I am not too sure about the probability though. If we have a pool of balls each marked either as -1 or 1 and there are an equal number of both balls and reshuffled after the completion of a determinant what is the probability of any of those possible sets occurring?

so we see that we have to hit 3 out of 5 possible sets. What makes it simpler is that any variation within the 3 sets gives us a determinant of 0.

Let us say we have a jar with 8 balls, 4 white and 4 black. We pick 4 balls randomly and what we would like is to have: all blacks, all whites or 2 of either after a draw.
What is the probability of picking 3 whites and 1 black or 3 blacks and 1 white?

We have to pick 3 whites/blacks - 4/8 * 3/7 * 2/6, now we're left with 5 balls. To complete the set we have to pick an opposite coloured ball, but also we have 4 possible times when the opposite coloured ball could come out so:
2(either coloured set)* 4(order of picking) * 4/8 * 3/7 * 2/6 * 4/5(picking a set) = 0.4571 ~ 46% chance,

The probability of our desired sets occurring hence would be ~54%

I am not saying this is correct, but it is, atleast, how I would do it.

Last edited: Jan 4, 2014
18. Jan 4, 2014

### Ray Vickson

Wrong: interchanging rows (or columns) changes the sign of the determinant, but leaves its absolute value unchanged. (Of course, 0 = -0, so if the determinant = 0 it will remain unchanged.)

There are 16 independent matrices. One way to solve the problem is to list all the matrices and compute their determinants. There are 5 possible values of the determinant: -2, -1, 0, 1, 2.

19. Jan 4, 2014

### lendav_rott

As a way of rechecking I would say there are an N number of either coloured balls and N >= 4

To complete our 3:1 set the probability would be:
2*4 * (N/2N) * [ (N-1) / (2N -1) ] * [ (N-2) / (2N - 2) ] * [ N / (2N - 3) ]

after all that I get:
2( N³ - 3N² + 2N)
/
4N³ - 12N² + 11N - 3

think of the / as a division sign between the numerator and the demoninator.
With, say 10 balls of either the chance of our 3:1 set occurring is 49.5356%, but this is interesting, what happens if I increase the amount of either balls to, say, 50 -> The probability is now ALMOST 50%. What I can deduce is that the higher the N goes the more equal the chance of the determinant being 0 or not 0 becomes, however the chance of getting the 0 determinant set is always greater, if by a very small margin.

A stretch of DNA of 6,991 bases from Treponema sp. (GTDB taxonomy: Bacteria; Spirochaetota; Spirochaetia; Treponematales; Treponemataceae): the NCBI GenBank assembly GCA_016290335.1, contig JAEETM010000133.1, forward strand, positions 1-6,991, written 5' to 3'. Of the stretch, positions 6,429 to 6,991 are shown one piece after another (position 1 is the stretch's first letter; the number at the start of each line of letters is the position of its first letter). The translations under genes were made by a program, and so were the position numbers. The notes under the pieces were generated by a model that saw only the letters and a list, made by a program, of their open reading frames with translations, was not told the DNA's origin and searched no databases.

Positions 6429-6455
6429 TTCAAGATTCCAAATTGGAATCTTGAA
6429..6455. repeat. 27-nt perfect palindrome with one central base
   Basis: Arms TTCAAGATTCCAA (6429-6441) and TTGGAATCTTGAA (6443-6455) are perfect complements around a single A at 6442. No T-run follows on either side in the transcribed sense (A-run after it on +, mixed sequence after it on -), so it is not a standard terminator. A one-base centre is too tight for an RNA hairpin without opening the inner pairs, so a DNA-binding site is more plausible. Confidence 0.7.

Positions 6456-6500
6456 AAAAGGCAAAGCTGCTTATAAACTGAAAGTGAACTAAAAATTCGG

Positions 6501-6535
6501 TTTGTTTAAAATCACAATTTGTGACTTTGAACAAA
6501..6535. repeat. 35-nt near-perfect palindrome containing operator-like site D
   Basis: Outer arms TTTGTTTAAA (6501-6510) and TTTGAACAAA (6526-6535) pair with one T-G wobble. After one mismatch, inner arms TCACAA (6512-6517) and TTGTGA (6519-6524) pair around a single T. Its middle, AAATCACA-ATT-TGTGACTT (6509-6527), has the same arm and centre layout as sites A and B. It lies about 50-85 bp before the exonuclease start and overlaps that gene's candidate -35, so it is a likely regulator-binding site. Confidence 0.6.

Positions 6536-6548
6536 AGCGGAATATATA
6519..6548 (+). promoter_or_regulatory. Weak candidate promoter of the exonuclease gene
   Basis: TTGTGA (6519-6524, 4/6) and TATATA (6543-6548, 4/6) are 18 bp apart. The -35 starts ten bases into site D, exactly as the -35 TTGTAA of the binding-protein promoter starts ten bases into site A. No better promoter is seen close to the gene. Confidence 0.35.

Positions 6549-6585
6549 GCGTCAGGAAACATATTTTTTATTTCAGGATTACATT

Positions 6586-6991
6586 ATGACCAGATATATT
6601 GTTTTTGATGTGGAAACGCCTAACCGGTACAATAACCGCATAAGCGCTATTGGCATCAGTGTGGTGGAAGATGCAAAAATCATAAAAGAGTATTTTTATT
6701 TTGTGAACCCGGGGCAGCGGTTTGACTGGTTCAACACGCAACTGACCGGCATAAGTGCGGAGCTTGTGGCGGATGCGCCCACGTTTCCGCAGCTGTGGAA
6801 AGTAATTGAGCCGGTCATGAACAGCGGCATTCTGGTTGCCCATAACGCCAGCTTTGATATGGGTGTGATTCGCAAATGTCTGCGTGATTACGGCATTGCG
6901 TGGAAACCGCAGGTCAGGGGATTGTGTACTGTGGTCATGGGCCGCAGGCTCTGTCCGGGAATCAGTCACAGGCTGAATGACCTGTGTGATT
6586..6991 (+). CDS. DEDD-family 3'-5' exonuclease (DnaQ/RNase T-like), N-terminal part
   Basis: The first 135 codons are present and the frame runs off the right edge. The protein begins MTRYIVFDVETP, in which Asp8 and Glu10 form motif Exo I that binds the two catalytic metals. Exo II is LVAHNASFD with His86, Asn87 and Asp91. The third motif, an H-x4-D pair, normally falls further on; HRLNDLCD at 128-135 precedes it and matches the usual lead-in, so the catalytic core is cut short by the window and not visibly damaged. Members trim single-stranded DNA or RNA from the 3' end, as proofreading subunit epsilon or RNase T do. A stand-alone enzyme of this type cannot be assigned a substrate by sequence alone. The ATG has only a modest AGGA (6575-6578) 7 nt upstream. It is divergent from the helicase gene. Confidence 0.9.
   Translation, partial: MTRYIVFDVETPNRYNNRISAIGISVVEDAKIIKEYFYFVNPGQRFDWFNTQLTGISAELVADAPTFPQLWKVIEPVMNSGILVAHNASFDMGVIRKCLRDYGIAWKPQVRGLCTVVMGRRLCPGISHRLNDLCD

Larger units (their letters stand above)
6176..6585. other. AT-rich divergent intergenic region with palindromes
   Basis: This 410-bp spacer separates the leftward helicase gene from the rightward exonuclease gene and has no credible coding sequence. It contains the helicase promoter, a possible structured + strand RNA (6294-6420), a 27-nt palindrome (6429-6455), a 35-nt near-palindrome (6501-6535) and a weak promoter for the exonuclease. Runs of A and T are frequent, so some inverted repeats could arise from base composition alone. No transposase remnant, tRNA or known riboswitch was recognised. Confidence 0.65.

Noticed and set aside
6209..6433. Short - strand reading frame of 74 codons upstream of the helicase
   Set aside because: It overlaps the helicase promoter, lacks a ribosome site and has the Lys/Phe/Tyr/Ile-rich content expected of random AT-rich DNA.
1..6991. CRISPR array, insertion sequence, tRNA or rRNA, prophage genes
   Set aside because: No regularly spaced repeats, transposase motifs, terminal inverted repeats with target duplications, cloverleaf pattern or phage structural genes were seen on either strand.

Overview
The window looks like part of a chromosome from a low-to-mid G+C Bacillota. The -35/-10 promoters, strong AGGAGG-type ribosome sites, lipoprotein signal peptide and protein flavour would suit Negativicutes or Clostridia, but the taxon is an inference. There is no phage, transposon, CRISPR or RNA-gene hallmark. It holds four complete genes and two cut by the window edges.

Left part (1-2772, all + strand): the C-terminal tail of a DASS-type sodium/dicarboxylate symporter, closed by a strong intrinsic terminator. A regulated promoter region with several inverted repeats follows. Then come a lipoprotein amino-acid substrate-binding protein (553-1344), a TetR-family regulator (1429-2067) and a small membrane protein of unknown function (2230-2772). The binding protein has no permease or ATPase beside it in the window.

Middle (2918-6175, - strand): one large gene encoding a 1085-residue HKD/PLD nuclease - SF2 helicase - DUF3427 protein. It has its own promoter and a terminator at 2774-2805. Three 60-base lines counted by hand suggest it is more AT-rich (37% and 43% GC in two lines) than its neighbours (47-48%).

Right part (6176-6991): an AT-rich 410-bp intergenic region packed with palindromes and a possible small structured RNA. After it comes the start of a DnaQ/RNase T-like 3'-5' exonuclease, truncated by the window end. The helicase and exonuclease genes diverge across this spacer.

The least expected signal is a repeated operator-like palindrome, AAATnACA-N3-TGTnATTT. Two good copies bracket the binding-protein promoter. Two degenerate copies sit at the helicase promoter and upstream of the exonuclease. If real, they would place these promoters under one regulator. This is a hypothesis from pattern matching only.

As N approaches infinity, the limit of that function would be 1/2 which is 50%, I don't know, why that is, though.

Last edited: Jan 4, 2014
20. Jan 4, 2014

### jbunniii

Suppose we write the general 2x2 matrix as
$$\left[ \begin{array}{cc} a & b\\ c & d\\ \end{array} \right]$$
The determinant of this matrix will be zero if and only if $[c \, d]$ is a multiple of $[a \, b]$. Consequently, I claim that I can choose $a,b,c$ however I like, and given this choice, there is exactly one value of $d$ which will result in a zero determinant. This should allow you to easily calculate the probability of a zero determinant.

21. Jan 4, 2014

### Ray Vickson

No: sometimes both values of d will result in a zero determinant. The determinant is
$$D = a d - b c$$
so if $a = 0$ and $bc = 0$, $d$ can be anything.

22. Jan 4, 2014

### jbunniii

But in this problem, $a,b,c,d \in \{-1, 1\}$.

23. Jan 4, 2014

### Ray Vickson

Oh, right.

24. Jan 4, 2014

### utkarshakash

The best method! Thank you!

25. Jan 5, 2014

### davidmoore63@y

The determinant (a b; c d) is zero iff ad=bc. The value of ad is either +1 (when a and d have the same sign), or -1 (when they have opposite sign). Each has a 50% probability. Likewise, bc is +1 with 50% probability or -1 with 50% probability, independently of what ad is. With similar reasoning, ad has a 50% chance of having the same sign as bc. That is precisely when the determinant is zero. So the answer is 50%.